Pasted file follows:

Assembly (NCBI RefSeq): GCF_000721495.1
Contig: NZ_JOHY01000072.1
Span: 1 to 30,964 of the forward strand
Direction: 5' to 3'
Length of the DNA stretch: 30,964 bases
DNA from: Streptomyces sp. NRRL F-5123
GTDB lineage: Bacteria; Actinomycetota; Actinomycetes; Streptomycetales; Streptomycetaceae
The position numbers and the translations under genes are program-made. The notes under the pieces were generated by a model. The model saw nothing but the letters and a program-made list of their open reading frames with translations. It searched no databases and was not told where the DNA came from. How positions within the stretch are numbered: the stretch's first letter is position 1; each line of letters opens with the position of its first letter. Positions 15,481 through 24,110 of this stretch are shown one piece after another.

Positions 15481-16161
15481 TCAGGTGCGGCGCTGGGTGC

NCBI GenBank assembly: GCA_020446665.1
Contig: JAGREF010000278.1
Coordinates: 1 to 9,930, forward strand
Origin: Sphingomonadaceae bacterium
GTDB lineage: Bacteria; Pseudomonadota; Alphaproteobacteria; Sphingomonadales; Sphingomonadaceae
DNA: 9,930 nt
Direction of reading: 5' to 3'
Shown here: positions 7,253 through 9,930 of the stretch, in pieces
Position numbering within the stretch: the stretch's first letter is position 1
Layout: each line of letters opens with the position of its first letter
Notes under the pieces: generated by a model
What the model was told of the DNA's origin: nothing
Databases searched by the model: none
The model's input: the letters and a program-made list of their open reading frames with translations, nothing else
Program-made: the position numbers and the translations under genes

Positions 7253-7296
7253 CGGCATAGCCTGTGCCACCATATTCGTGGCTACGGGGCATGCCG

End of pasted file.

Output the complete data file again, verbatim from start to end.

Assembly (NCBI RefSeq): GCF_000721495.1
Contig: NZ_JOHY01000072.1
Span: 1 to 30,964 of the forward strand
Direction: 5' to 3'
Length of the DNA stretch: 30,964 bases
DNA from: Streptomyces sp. NRRL F-5123
GTDB lineage: Bacteria; Actinomycetota; Actinomycetes; Streptomycetales; Streptomycetaceae
The position numbers and the translations under genes are program-made. The notes under the pieces were generated by a model. The model saw nothing but the letters and a program-made list of their open reading frames with translations. It searched no databases and was not told where the DNA came from. How positions within the stretch are numbered: the stretch's first letter is position 1; each line of letters opens with the position of its first letter. Positions 15,481 through 24,110 of this stretch are shown one piece after another.

Positions 15481-16161
15481 TCAGGTGCGGCGCTGGGTGC

NCBI GenBank assembly: GCA_020446665.1
Contig: JAGREF010000278.1
Coordinates: 1 to 9,930, forward strand
Origin: Sphingomonadaceae bacterium
GTDB lineage: Bacteria; Pseudomonadota; Alphaproteobacteria; Sphingomonadales; Sphingomonadaceae
DNA: 9,930 nt
Direction of reading: 5' to 3'
Shown here: positions 7,253 through 9,930 of the stretch, in pieces
Position numbering within the stretch: the stretch's first letter is position 1
Layout: each line of letters opens with the position of its first letter
Notes under the pieces: generated by a model
What the model was told of the DNA's origin: nothing
Databases searched by the model: none
The model's input: the letters and a program-made list of their open reading frames with translations, nothing else
Program-made: the position numbers and the translations under genes

Positions 7253-7296
7253 CGGCATAGCCTGTGCCACCATATTCGTGGCTACGGGGCATGCCG